The Algona Republican from Algona, Iowa on July 29, 1891 · Page 2
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The Algona Republican from Algona, Iowa · Page 2

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Algona, Iowa
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Wednesday, July 29, 1891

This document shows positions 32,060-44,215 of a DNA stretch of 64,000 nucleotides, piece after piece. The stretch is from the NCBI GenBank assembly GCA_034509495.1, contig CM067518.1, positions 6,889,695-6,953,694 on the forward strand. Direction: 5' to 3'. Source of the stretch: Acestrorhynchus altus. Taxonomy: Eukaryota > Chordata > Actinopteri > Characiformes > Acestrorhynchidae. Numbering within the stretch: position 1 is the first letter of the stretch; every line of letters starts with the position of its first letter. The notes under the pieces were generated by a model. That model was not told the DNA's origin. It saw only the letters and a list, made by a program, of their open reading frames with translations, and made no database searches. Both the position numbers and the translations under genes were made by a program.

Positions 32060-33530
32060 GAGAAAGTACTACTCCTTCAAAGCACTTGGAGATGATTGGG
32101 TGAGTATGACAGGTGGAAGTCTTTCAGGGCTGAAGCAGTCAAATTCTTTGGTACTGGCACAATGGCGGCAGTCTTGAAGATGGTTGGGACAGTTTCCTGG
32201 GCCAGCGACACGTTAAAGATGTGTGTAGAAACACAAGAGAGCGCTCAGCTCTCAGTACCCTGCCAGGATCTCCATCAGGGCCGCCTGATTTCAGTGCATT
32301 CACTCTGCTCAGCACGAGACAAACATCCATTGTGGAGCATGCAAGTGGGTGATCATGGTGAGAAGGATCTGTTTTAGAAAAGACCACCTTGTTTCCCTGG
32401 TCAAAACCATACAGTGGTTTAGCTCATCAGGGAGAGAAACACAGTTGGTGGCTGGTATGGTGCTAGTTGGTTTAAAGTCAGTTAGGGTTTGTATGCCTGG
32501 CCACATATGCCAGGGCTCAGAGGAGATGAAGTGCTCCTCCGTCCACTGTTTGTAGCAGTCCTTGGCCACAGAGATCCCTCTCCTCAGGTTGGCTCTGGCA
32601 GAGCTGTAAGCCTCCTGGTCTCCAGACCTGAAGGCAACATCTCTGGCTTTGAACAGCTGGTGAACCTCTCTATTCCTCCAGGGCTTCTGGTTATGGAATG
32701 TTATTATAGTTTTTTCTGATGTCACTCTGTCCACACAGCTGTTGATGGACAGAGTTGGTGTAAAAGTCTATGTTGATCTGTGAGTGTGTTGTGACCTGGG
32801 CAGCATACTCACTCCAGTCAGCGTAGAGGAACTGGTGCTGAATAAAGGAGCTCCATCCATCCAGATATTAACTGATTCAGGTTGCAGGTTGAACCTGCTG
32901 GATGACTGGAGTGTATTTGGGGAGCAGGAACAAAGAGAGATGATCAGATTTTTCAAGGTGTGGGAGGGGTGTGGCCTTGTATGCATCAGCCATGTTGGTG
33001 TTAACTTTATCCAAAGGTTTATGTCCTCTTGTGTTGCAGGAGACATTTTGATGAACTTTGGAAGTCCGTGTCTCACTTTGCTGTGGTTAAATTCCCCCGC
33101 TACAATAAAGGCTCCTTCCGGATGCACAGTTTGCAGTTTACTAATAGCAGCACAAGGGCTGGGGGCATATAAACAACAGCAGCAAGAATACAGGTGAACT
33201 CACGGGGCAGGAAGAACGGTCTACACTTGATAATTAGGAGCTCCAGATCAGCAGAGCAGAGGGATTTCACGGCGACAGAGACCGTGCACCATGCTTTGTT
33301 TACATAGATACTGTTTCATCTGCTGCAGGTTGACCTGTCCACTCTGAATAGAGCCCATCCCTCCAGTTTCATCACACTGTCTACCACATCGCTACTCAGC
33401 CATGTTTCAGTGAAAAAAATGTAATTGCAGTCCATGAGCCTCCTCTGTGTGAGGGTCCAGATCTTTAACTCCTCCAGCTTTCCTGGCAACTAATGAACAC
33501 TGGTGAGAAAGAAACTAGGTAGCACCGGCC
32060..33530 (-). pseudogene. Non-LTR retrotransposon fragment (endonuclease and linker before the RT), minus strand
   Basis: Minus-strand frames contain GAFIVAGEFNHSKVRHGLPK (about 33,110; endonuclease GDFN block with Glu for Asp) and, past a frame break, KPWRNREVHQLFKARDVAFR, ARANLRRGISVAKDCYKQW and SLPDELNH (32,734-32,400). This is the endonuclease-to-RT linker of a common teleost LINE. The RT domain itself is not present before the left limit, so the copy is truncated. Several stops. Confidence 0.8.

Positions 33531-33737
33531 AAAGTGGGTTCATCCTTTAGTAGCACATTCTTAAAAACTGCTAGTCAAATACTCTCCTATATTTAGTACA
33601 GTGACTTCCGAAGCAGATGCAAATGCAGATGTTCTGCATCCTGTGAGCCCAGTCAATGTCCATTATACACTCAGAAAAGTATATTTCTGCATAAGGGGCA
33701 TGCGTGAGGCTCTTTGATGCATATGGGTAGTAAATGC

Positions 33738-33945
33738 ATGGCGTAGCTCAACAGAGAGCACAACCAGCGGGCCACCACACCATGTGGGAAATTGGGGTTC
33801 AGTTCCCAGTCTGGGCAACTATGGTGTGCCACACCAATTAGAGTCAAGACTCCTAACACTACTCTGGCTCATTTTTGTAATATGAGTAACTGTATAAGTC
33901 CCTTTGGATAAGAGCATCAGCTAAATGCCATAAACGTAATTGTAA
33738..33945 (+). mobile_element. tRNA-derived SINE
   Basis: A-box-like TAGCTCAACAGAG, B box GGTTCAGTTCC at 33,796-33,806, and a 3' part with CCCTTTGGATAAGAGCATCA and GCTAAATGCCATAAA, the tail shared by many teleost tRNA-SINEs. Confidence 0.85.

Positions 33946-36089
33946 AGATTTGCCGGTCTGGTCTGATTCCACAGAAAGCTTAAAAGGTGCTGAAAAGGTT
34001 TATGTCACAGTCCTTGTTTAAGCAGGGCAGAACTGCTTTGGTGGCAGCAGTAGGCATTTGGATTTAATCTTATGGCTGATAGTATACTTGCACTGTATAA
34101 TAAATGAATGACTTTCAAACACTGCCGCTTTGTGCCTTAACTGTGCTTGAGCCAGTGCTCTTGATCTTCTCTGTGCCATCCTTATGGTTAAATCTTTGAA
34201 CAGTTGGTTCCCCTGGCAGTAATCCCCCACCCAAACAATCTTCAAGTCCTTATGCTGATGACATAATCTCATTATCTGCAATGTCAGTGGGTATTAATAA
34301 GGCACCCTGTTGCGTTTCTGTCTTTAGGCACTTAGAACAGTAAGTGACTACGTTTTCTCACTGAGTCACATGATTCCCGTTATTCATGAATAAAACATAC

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nhlcattemsfor this paper should be ftccotc- 1Cname of the Author; not neceMArtl; for i,but u AQ_ evidence of good faith on the S writer, write only on one ilde of the p% in giving names «Hda»i«* R nYftln (End distinct. Prop_. decipher, bocftu«30f the »Wanner in which they are written. k . , SASfNtBAi/ HAMi,m, Thomas Jeffe*- |16ti, John Adams and President Monroe fill died on the Fourth of July. IOWA NEWS-LETTEE. Importance of Canals in Reducing Bates 6f Traffic. earth is gradually growing larg- •! W from the fall of meteoric matter. An astronomer estimates that the globe Ifi annually pelted with 146,000,000 projectiles. __ the month of June we exported breadstuffs to the value of $18, 199,464, as compared with 810,835,011 during the same month last year. This fore- •hadows a great demand for our breadstuffs during the next few months. THE short crops in Europe are a pretty good guaranty of peace for the next year, at least. A great military authority said: "An army travels on its belly," and when the granaries are empty they are not likely to travel at all. THE king of Belgium has not succeeded in making his Conjjfo investments pay very well, so ba-dly indeed that they have well nigh swallowed up &u his own fortune, if not also the vast '*• property that he holds in trust for his Bister, the ex- Empress Carlotta, of Mex. ico. THE recent count of the money in the United States treasury shows that there a-re 4,500 tons of coin in the vaults of the treasury building. A statistician estimates that if a band of burglars broke into the building it would require 90,000 men of average strength to carry this money a distance of fifty feet AN American recently returned from a visit to the extinct Mexican volcano of Popocatapetl says the crater is probably 260 feet across and 500 feet deep, with a bottom pierced with tunnels like a gigantic sponge. Outside all was snow and ice. Ten steps inside and all E^tes $15,000,000 per annum, and where there are 60,000 people gathered Hennepin Sch*me Which Was Jected Twenty Years Ago—The Valttft of This Cnnal to Shippers Cannot Be Overestimated. [Special Dos Moines Correspondence.] A half century ago, or one century ago, canals played a very important part in the commerce of the world. Great railroad systems have, to some extent, made canals and rivers of little value; still, water-ways will ever serve as a check on the greed of railroad managers. To-day, wherever railroads touch rivers, canals and lakes, the freight charges are much lower than under any other circumstances', therefore we find these cities growing rapidly that are situated where rail and water connections come in contact •with each other. In the old world canals are yet in active use, and there is scarcely a river or lake in civilized Eiirope that is not connected with some other river or lake by means of a canal, through which the ordinary ca- nalboat, and in some instances, great ships go burdened with the products of the soil and the shop. The city of Amsterdam owes its present commercial prosperity to a ship canal 51 miles long, connecting with, the North sea. Canal building in the United States began about a century ago by the construction of the Erie canal, the first part of which was 363 miles in length. The canal has since been doubled in length, and is probably the longest canal in the world. There are canals in the United States aggregating 4,000 miles aud costing abotit $150,000,000. The canals in the state of New York alone cost fully $100,000.000. The business men of the city of Dea Moines, where there, are seventeen railroads ^centering, and where the commerce of the city, aside from manufacturing, amounts to $20,000,000 per year, and where the manufacturing aggre- MEMORY OF JACKSON. A l-'Ino Brotrte-Statue ot th,0'fanfiotff tigi» federate Leader tTntr<sll«a at titl* Totnb IB l,ex!ngton» Va. LEXINGTON, Va., July 23,—Thfcfiion. lament to Gen. Stonewall Jacksdtt was unveiled Tuesday with imposing ceremonies. Visitors had been arriving fof some days and the town was filled with strangers from all parts of the south. The decorations in honor of th« event were profuse, the United States flag and the old battle flags of the confederate regiments mingling on the principal streets and prominent build- IOWA STATE NEWS* THINK IT'S^ SOHtMe. Views of tarmef* oh the Scarcity bf A harvester famine Is otr in the viela* Ity of Fort Dodge and it was predicted that by the time the oats are rips harvesting machines would be selling 1 tt a premium. NeaMy all of the lead* Ing companies had notified agents to take no orders for n*ew machines, as they cannot be filled. Local agents were ke pt busy hunting up old or unsold machines in their territory and disposing of them. Well posted farmers and harvester men suggest that the various companies are making a desperate effort to sell off all old stock with a view to reorganizing the mammoth trust next fall and manufacturing only one kind of harvester. The Official Route. The Lake Shore road has been chosen by the department commander of the state as the official route to Detroit on the occasion of the national" encampment of the Grand Army of the Republic at that place the first week in August. Arrangements have been made for a special train to run through carrying the department and the posts from the more important points. THE PEOPlS PARTY, Alms tit the Set forth in'itft Add|»» Schilling. :;- ; .^.' ; -• MfLWAtTKBS, July m--The address 01 thd national executive committee of the people's patty has been sent to S«c QUIET AT COAL GREEK, MIn«v» Agree to Aifftlfc Ifie A.««Wttpf th* Special 8c»»lon o^ kite •'fceftlAlfttnr* and tk« Troops Will rifr WltlHU-awrt, NAS&^iWtfiSttflit July 84.—thtirs- day niorfti&g^ the : miners* eomfnlttee left Kno*tllle fo*Coal Creek with the Portion of Eldon Hurried. Eight frame business buildings wer« burned in Eldon the other morning. They were one office building, one dry goods store, barber shop, a boot and shoe store, restaurant, newspaper office —the Eldon Graphic—and two millinery stores. The loss was estimated at $30,000; ; insurance, $20,100. The fire was of incendiary origin, and thero was no clew to the perpetrators. frost vanished; 70 degrees. the thermometer leapa THE United States man of-war Quin- oebaugh, which was recently sold for 818,000, has been changed to schooner rigging and fitted up as a coal barge. There was a time when this paragraph •would have afforded the opportunity of saying something funny about our navy, but recent developments will not •warrant it now. IF the little king of Spain be except«d the emperor of China is the shortest of male monarchs, standing as he •does only five feet in height. He must, however, in point of stature, take sec- "ond place to Queen Victoria, whose height is four feet ten inches. The house of Hohenzollern boasts of the greatest number of men of big stature. IT is said that the Austrian war office is guarding the secret of a new explosive called "ecracite," the invention of two Austrian engineers. Its power surpasses that of dynamite by ten to seven, and it is serviceable alike for cartridges and cannon. It has been demonstrated that one shell charged with, this new explosive would demolish a line of five hundred men. Concern at Waterville, Me., made rS.8,000,000 yards of cotton goods last •year, and a Maine newspaper figures •.that the cloth would make a tent that ••"would cover 370 acres and hold all the people of Maine, New Hampshire, Vermont and M assachusetts comfortably seated, with a ring of 1138 acres in the center. In that ring the 84,000 horsea of Maine could.be exhibited at one time without crowding. QUEEN VICTOIUA, in her lonesome moments, can gather her little family 'brood about her. She now has but fifty living descendants, including sons and daughters, grandsons and granddaughters, great-grandsons and great-granddaughters. Besides these she has four sons-in-law, four daughters-in-law, five grandsons-in-law and one granddaughter-in-law. There have died one son, one daughter, five grandsons, one granddaughter, one great-grandson and one son-in-law. THEBE may be no such thing as bad luck, but it would be difficult to convince an old Johnstown, Pa., carpenter named D. Yarrington of the fact. At the time of the Johustown flood he lost one child and all his property. Friends made up a purse for him and he went to Arizona. Here another flood washed away all his earthly possessions and drowned a second child, lie then went to Oklahoma, and there the other day a third flood beggared him. &ad drowned his remaining child. THERK has always been a popular impression, amoitating to a positive •conviction, that there is one thing •which children, and boys in particular, "know how to do better than they can be taught, and that is to play; but some Advanced educators have come to the conclusion that children must be taught the art of playing, and some of the eastern cities will make the experiment of Staving teachers of athletics and physical culture on the play grounds during appointed days in the summer season for the purpose of teaching children to play scientifically. engaged in the various purs-tits, have been greatly interested in tiie development of the scheme projected more than twenty years ago for the building of the canal from Hennepin, 111., to Davenport on the Mississippi, thus bringing the river atid lake competition in contact w'Jth the railway systems of Iowa ir carrying the millions of Iowa products to the seaboard. It has been estit'iated that upon completion of the II en tie pin canal grain can reach New Yo."k during the greater part of the year at six cents per bushel less than at the present time. If this should be true the saving 1 in one year to the farmers of Iowa would equal one-third of the cost of the canal. Anticipating that the United States government would build the GO miles of canal necessary to connect Lake Michigan with the Mississippi river, the state of Illinois, which owned the Illinois anxl Michigan canal, in 1882 ceded that canal to the United States, provided the canal should be extended to connect Lake Michigan with the Mississippi. In 1873 the state of Illinois had enlarged the Illinois and Michigan canal by building a lock at Henry costing 8400,000, another at Copperas creek in 1S77, costing §410,000. The two locks give 90 miles of water, 7 feet deep. When this canal system is extended to the Mississippi river, near Davenport, it will be '300 miles in length, and will be wide aud deep enough for lake vessels to move from the lake to the river with their cargoes. Such a canal would necessarily have to be at least 2(5 feet deep and 175 feet wide. The proposed extension from HtMUiepin to the Mississippi will meet with many difficulties in the way of engineering along the way. One difficulty would he the crossing of Rock river, whore dams and locks will be necessary, as it is proposed that tfae new canal use the bed of Rock river a short distrnce. Trouble has also been experienced in finding a way to get into the Mississippi after reaching it, on account of the difference in level between the Rock river and the Mississippi. All these difficulties engineers of the Hennepin enterprise claim now to have surmounted. The last congress appropriated $(>00,000 to begin the canal, and the government engineers have been at work on the enterprise, and soinis attempt has been made to purchase the right of way. However, it has been suddenly discovered that the land lying along the canal has become of unusual value, and condemnation proceedings will have to bo rusorU'd to to secure the right of way. The ennui, as surveyed now, will pwss through u small lake, and thus save several miles of dredging, there being nothing necessary except to elevate the banks of the lake, and use it as part of the canal. According to the present plans adopted for the Hennepin canal, it is estimated that whon the Mississippi river reaches its extreme high water—which it does three or four times in a century—the middle lock of the canal will be opened and none but the guard lock at the beginning of the canal will be necessary. If this canal should be built at a cost of several millions to the government, although it shall be located entirely in the state of Illinois, it will be of untold value to cities like Des Moines which have many lines of railroad running to the river. ings everywhere. The unveiling preceded by a parade with Maj.- Gen. James A. Walker, the last surviving commander of the Stonewall brigade, as chief marshal, and Gen. George H. Stuart as his aid. Delegations from the society of the Army and Navy of the Confederate States in the state of Maryland, the Southern society in New York, Camp Lee post at Richmond, and other confederate organizations of this state were prominent in the parade. Lieut. Gen. Wade Hampton presided over the unveiling ceremonies, which included an oration on the military character and achievements of Gen. Jackson by Gen. Jubal A. Early, and a recitation of the poem, "Stonewall Jackson's Way," by Col. Thomas M. Semmes, of the Virginia military institute. A Corn-Hoeing Match. Joseph Bowers, 78, and W. S. Ren no, 61 years old, engaged in a six-day go- as-ypu-please corn-hoeing match on their farms near Correctionville. At the end of the six clays Bowers had hoed thirty-one acres of corn and Renno twenty-nine, and the old man was declared the champion. He challenges any man of his age in the state to hoe against him, _ Shots Fired Into a Train. Three or more shots were fired into the Chicago & Northwestern limited train going east between Ontario and Ames. Two bullets went through the windows of a sleeper, one barely missing the head of a lady. The other bullet went through a day coach. Tramps put off a train at Ames were supposed to have Mrs. Jack- i committed the deed. Aiynopsis is asfol- [decision df the! g&jretfnbr that li the convicts wereallowed to "Ibfe placed in the mines tttiM, which they had been evicted by the miners the militia would be withdrawn and the legislature would be convened in extra ses* Bion for the purpose of taking such action as it' saw fit on the convict lease system. The miners were called to or der and two spokesmen of the committee related the incidents of their trip to meet the governor; how he received them, and his decision. They stated that the committee had received concessions, and that in their minds the miners ought to grant some. This did not meet with universal satisfaction, but the implicit confidence the miners have in their leaders was shown by the unanimous vote to accept the report of a committee on resolutions which had been appointed and which had been in ses&ion while the speakers were being heard. The gist of the resolutions Was that the convicts should be returned to the mines, the miners guaranteeing that they would not be molested. The militia will be ordered home. Sixty days will be allowed to convene the legislature, during which time no convict shall be molested and no property shall be destroyed, and the miners, if necessary, will place guards to see that the promises are kept good. KNOXVILI.E, Tenn., July 24.—A conference held Thursday night ended without any visible result. Gov. Buchanan declines to consider the proposition for an armistice on the ground that it would be an implied compromise with a violation of the law that might at the end of that time, in case the legislature declined to comply with the demands of the miners, be renewed with impunity. son was among those present and the monument was unveiled by her granddaughter, Julia Jackson Christin, aged six years. Gen. Early's speech throughout was mild, being little more than a eulogistic sketch of Andrew Jackson's life. He ended his speech as follows: "Lot me conclude by saying, and let every honest-hearted confederate who fought bravely jn the war say: 'If I should over apologize for any part or action taken by me in tlie war muy the lightning of a righteous heaven blast me from the earth, ant may I be considered as spawn of the earth bv all honest men.' " The oration was received with, great enthusiasm. The statue of Jackson which crowns the monument is of bronze aucE of heroic size, showing Jackson clad in a full salt of confederate gray. He wears a pair of heavy cavalry boots, his sword hangs by his side in its scabbard', and. lie carries his field glasses in his right hand. His head is bare. The total height of the statue- and granite pedestal is 18 feet. The face is taken from the death mask and i» an excellent likeness, while the clothes were modeled from the garments a.nd equipments of the deceased general. The liilt of the sword shows- in large letters "U. S." This has created considerable co-uament. The pedestal is of Virginia granite, plainly- dressed, but beautiful in design. Edward Valentine,, of Richmond, Va.,. Shot While Senkingr His Daughter. James Ford, of Soitth Des Moines, went to the house of Fred Forsy'th in search of his daughter. Maria Ford, who had been missing two days. As Ford entered the house Forsyth shot him, the bullet entering the breast, but will not prove fatal. Maria Ford is 10 years old. Forsyth s-aid he shot in self defense. fetary Schilling, lows: It st«irts out with the Information that th» times which try men's souls are here once mote. The descendants of British tortas of 1776 and other European and American cap* Italists Have bound the country Ifi chains. The declaration of Independence from British arrogance ne«Js to be supplemented by a declaration of Independence from the powers ot concentrated wealth; the political independence gained by the revolution is but a shallow sham unless our country can secure Industrial Independence. The address enlarges on the subtle fcower ot money to oppress the poor, and then declares that the railroads ot the country are capitalized at $9,000,000,000, and the great majority of their stock is held by people 1ft England and other foreign countries who have no more Interest in the United States than the vampire has In Its victim. At a reasonable estimate foreign capitalists have Invested 810,000,000,000 In our . country. What value have they given us in return,? They did not give us gold or silver, because these metals have been carried abroad by the shipload and are mined here, not in Europe. To secure this valuable property these foreigners have merely loaned us their credit In banlt checks, drafts and notes, and they are paying these with the dividends they draw from our people. Comparing the foreign capital Invested here with the total wealth for the country the address declares that, reckoned at compound Interest, the former will reach the amount represented by the latter In less than twelve years. The statement is made that the Western Union Telegraph Company is capitalized at $80,000,000 and makes 6 per cent, but that its plant could be duplicated with $15,000,030, showing that the actual rate of Interest is 30 per cent, and that the same applies to numerous other corporations, thus making a source of great national danger. The policy of the government In paying high premiums for money to take up bonds now due, so as to dispose of the accumulations of the treasury, is denounced as idiotic, and reference Is made to the professed inability of the treasury department to redeem the $50,000,000 of 4 per cents, about to fall duo. The address makes the statement that the 'treasury contains $750,000,000 of money, but that the bankers who control the department fear that the release of $50,000.000 of ready money would break down the money market and release the grip that unproductive capital has upon the people of the country. The burden of the debt resting on the people, as shown by farm mortgage statistics, is discussed and the fo'.lowing remedy Is proposed: "If the billions of dollars of bank and corporation paper, mortgages and other paper evidences of debt issued by individuals are good enough for the extortioners and the usurers, paper notes issued by all the people jointly in the form of government notes are better." The address then goes Into details over the debts of the country and refutes the charge that it would be improper for the government to loan money to individuals. It calls for the control of telegraph lines by the public, the same as the postal system, and says that the people's party does not intend to stop at the reform proposed In its platform, as it is a progressive organization and cannot stand still. An earnest appeal to the people to joiu the organization closes the address. DISASTROUS STORMS. Joint Knight-, Templars. The grand oommandery knights I templars of Iowa in annual session at j Spirit Lake, elected the following offi- ! cers: Grand commander, W. F. Cleve- j land, Hartan; deputy grand eomamand- ! er, E. O; Soule, Iowa Falls; generalissimo, W. T. Babb, Mount Pleasant; I captain general, 1). W. Clemente, West Union. A Farmev's Misfortune. Fire destroyed: the large b^rni of E. ! H. Hoes at Marshalltown. Two ! stallions, a> number of other fiiorses, I 3,000 bushel* of coarn, several hundred ! bushels of oats,, seventy-five tons of i hay and many farming implements j were consumed, nothing being saved. ! The loss was ovetr 812,000; insurance, i 82,200. Liquor Licenses. United States Collector Lathr-ap, of the Third district,, during the first half of this month issued government They Work Serious Injury to- Farmers In Iowa and North Dakota—CEOJW Ruined. DES MOINES, la,, July 23,—Reports received from various points in central Iowa show great damage was> done to the oats crop by a severe wind and rainstorm early Wednesday morning. Very few farmers had harvested^ a portion of their oats, but the- loss can be said to be general, al- ls the sculptor. Bewaththe plinth) ia • ij ce nses to 1,404 re'dail liquor dealers in the crypt in which reposes the remains f n0l -thern Imva, aw; increase of over 400 of Gen. Jackson, fcs baby daughter i and Julia Jackson Clwistian. It is now fifteen years since tine movement for the erection of- the monument origin nated. Its total cost was f:J5,000, alLof which was contributed by ex-con fedas>- ate veterans aud patriotic southornasa. INEFFECTIVE HEROISM. as compared with the record a year ago. An increase; was also reported in the southern portion of the state;. IT appears that about 17,000,000 tons of coal per year is the amount yielded by the chief coal districts of Great Britain, and, assuming this to represent the average consumption for many years to come, it is estimated that the British mines will be exhausted iu less than •600 to 800 years. It is further calculat- ied that, drawing upon only one of her fields, the Westphalian, Germany will not exhaust that before the end of the twenty-seventh century, but that by the beginning/of the year 3000 the big coal fields of Bavaria and the Aachen *nd the Bilesywi districts will also be «H>t'jrc)y vised up. A WELL-DBK88ED man, wearing a diamond pin, got caught with four tickets (worth four cents) on hand when the Brooklyn bridge was made free to pedestrians, and got very indignant and noisy because an officer at the bridge refused to redeem them. JOSEPH ADAMS, of Kennebunkport, who is ninety years of age, has never been in a steam or horsecar, never was on board of a steamboat, and uevei traveled farther east than Portland aoi farther west than York in bis life, having always lived upon the farm whew he was born. James Uowciv looses Ills Life at Miwr- quette, Mich., In a Vutlle AttemuU to Save Another* MAKQUETTB;. Mich., July 22. — P,6fcw Pascoe, Jr.-,. son ot Superintendent Peter Pascoe, of the Republic isron mine, and James Dower, Jr., were suffocated by smoke in the mine about noon, Tuesday. Young ffas- coe had descended into the mine by No. 7 shaft with tdioree others to. ascertain the extent o£ the fire raying in Nos. 5 and (5 shafts.. The whole party was overcome by the smoke. Pascoe ami his companions reached the skip and were drawn up unconscious, but he fell by th«- way. James Dower descended twice into the smoking' shaft to rescue Pascofiv. The first time he was accompanied by four men aud the whole party was drawn up unconscious. The second time Dower went alone and never returned alive. The bodies of Dower and Pascoe were taken out three hours later. Pascoe was !J5 years old and leaves a young wife. Dower was 28. years old and unmarried. The tire in the republic has been raging since 1 o'clock Monday morning, starting from a fire on the surface at No. (5 shaft house. Tha damage already is fully §10U,OUO. AY RES, To Hotter T&etr Condition. The colored voters of Burlington held a mass meeting and considered the formation of an Airo-American lie-ague, a non-political organization forttoe betterment of the race. Resolutions indorsing Eev. T.. In Smith for the Liberian mission to suiteeed the late- Alexander Clark weiie-adopted. most, total, and to aggregate millions of dollars. If the storm was-as. severe all over-central Iowa as it was k» this vicinity it will be a severe disaster to j 500,000,000 the farmers and a serious-loss.,to the general business of the state.. The storm was very short in duration, exceeding, not half an hour, but the wind blew a gale and rain poured down in sheets., WATBRLOO, la., July 33. — A, heavy storm extended alone the Illinois Central's lines, from this city west to the Missouri river Wednesday morning. ELLKNDALE, N. D., July 23.—Meager reports.i'Kom Tuesday night's hailstorm in this-and, adjacent counties show that the damage in Dickey county is- not so serious,as-feared. A strip 3 miles wide and 12. miles long was swept, by the hail, but in a part of the county not extensively farmed. The; damage to crops will not exceed: 1,100 acres in this, county. In MePherson county around Westport the' hail made a cleas. sweep and several! thousand acres asie- reported to be beaten into the ground.. Crop prospects were never finer in, this part of North. Dakota, and Dickey county promises to.) be the banner wheat county of the James river valley, this year. Harvest will begin in two weeks. Help is scarce and there ia much, apprehension on that account. FARMERS' WHEAT CORNER. Alliance Scheme to Squeeze Speculators and Traders in Grain. ST. PATO, Minn., July 34.—St. Paul has been made the headquarters of a national movement by the United States Farmers' Alliance to corner the entire wheat crop of ttse United States. At 317 Wabasha street for several dajii a large force of employes has been engaged in sending out circulars with a view not only of having the alliance men of the United States but all classes of fatrmers keep- 1>ack their wheat crop until the bears have all been killed off and prices have been advanced; to a high, point. In other words, the alliance press bureau and state press bureau are working together, endeavoring to •unite the farmers of the United States in a gigantic wheat trust, in; which the producers shall be the Stockholders, and by which the speculators, and wheat buyer* will be squeezed to the wall.. At the head of the movement is George- M. Muller, editor of the State and a prominent alliance man. The circular,- whicb recites the benefits of combination and urges the formation, of the "trust,." estimates the wheat crop of '91 in the United States- at bushels. The promoters of the farmers' wheat trust believe that four-fifths of this wheat cans be held back by the farmers for iour to eight weeks, by which time it is thought that prices will have gone skyward. Lists bear* ing the names of secretaries^ of every alliance in the United States are- now in the hands o-f Mr. Muller, and the circular has been sent to the alliances of all the eastera wheat growing states.. REMARKABLE TRAGEDY. i'ricett ol' i'rovisions Rising Flour Worth *W«.50 i'er Barrel— ness Against tUo British. LONDON, July 83.—A Buenos Ayres letter says.: ''luteuse distress prevails here among the poor. Prices are advancing rapidly. A barrel oE Jiouv has within a month risen from $1S in paper to $i8.&0. Men are frequently seen picking food from oft'al heaps. Business people 'b.larae English bunkers for their policy of propping the Baringf and thus protracting the crisis. Public feeling is bitter'against the English j fttid British ftugs du, played in hga<W «J 1 »ationnl fetes &re |W» <tow«u" the Town Two Houns» Harry,- Wantens* who has be&a running a bole in the- wall in Missouri valley, filled up on poor whisky and! undertook t«i capture the city. He: shot at every wne in sigM, hitting Edi Bradley in the-arm. He was taken in. by Mayor Royer after a short struggle-. He defied tliae city for- iwo hours. >'n«VM in liner. A furious thunder andl rainstorm striuck the vicinity of Burlhagton and a number of pieknickers in boats on the rivo-y had very narrow escapes. W. C. Reynolds, of Otitunwa. wa» kicked by ahorse and killed instantly A man sup'i*i>sed to be Jl. li. Kelly, of C&icago, aged about 3O years, \VHA \ ItUled by tha cars near lies Moines. The corner stone of a Y. M. C. A. ball at Otiumwa was laid the other day. Thw building will cost S5ft,QOO when couapleted. An educational da.v will be. one of the features, of Creston's blue grass palace. Prizes will be uvvartSed. Then* has been more grain shipped from S*ott county stations during the past three '••onths than in any spring in numerous years. Elias Phipps, of Marcy township, BoQiie county, was fatally shot by his 14-year-old son. Phipps went home drunk and was beating his wife when the boy took a musket and shot his father in the back. The boy was in jail. J. N. Huston, a prominent merchant of KeokuU, while at Mystic on business was riding in a road cart, when the horse ran away, throwing Mr. ton, out and dragging him for- blocks, fatally injuring hiisu FIVE BUILDINGS STARTED. Rapidly Worfc of Construction Going OIL at Jackson Park,. CHICAGO, July 33.—Twelve hundred men aud six dredges are Laboring in Jackson park. Five buildings have beau begun and material by the train load is being unloaded be-fore each of the five buildings. The con- are keeping; as many at work as there- is material to work on. The five T&uildiugs on which work has been cfiaaimenced are the woman's building, tke electricity building, the transportation building, the mines and. mining building and the horticultural building* and material is now on the wray for two more, the administration building and the building for manufacturers and liberal arts. Before another week is past the Joree of workmen will bo doubled. Meantime the dredges are com pletiug- the lagoons and lakes aud piling up the earth for hills aud terraces that are to break the monotony of an otherwise level stretch of ground. BOLD THIEVES. An JStist St. Ijmls Saloon Keener Kills a Business Kiivitl and Shoots Himself While His. Wife and Child, on Tiuiir lieniled Knees, iieg IJlni to Uestat, ST. Louis,. July 24.—A murder anu suicide with some remarkable features occurred in East St. Louis Thursday. George Anderson, a well-known sport and saloon keeper, shot tliree times, and killed Thomas Ryan, the keeper of an adjoining saloon. Jealousy ol Ryan's more prosperous establishment led', to the crime.-. Anderson, loaded, up: with fifteen dirinks of bad whisky, entered Ryan's saloon, drew a. 44-calibeu Colts' revolven- and began to* shoot. One bullet took effect over-the> heart and Ryan fell dead. The murderer then, walked into.His own saloon,, put the-revolver to hi& hiead and fired,, but on.' account of nervousness the bullet entered the cheek;, ranged upward and lodged under the right eye. Then followed a strange spectacle. With the blood flowing from the wound Andteirson, who was a man. of iron nerve, went behindi the counter, threw out tlae four old sheila, and put four new caartridges in tlie revolver. He fired one-shot into the floor to> see if the cartridges were all rigitt and then, eame from behind tfce counter and sat down in a chair. His wife on bended knees, in a pool of blood begged him. not to take his life, and while he sat stern and resolate, asking his wife not to interfere with him, a beautiful little girl—his daughter—also knelt by his side and with childish pleadings intermingled with sobs implored her father not to kill himself. Without uttering a word Anderson held the revolver to the right of the left nipple and fired, falling back on the floor a dead man, shot through, the heart They Make a Haiti on au Eatttan (1'a.) EABTON, Pa.. July 33. — A daring robbery was committed in the Easton national bank Tuesday at noon by three men who secured $4,000 and made good their escape. At the hour mentioned three men entered the bank and while two of them engaged the two clerks who were on duty in conversation, the third wan managed to get to the vault from which he secured a package containing $4,000. New the package containing- this money were two others, 9119 o Decided in Favov of MoKeen. ISDiANAPOMS, Ini, July 24.—-The long-pending suit of the Cincinnati, Hamilton & Dayton stockholders against W. R/ McKeen, president of the Vandalia road, for over $1,000,000, was decided iu favor of the defendant Thursday. The suit grew out of the celebrated Ives-Stayner deal, by which the Cincinnati, Hamilton & PavtoBl people claim to have lost $1,850,000. The court holds that McKeen's pwt JO the transaction w«ws not fraudulent, aa charged, bu,t ttot. h«> performed fuUy his contract, £hs case therefore was ^•M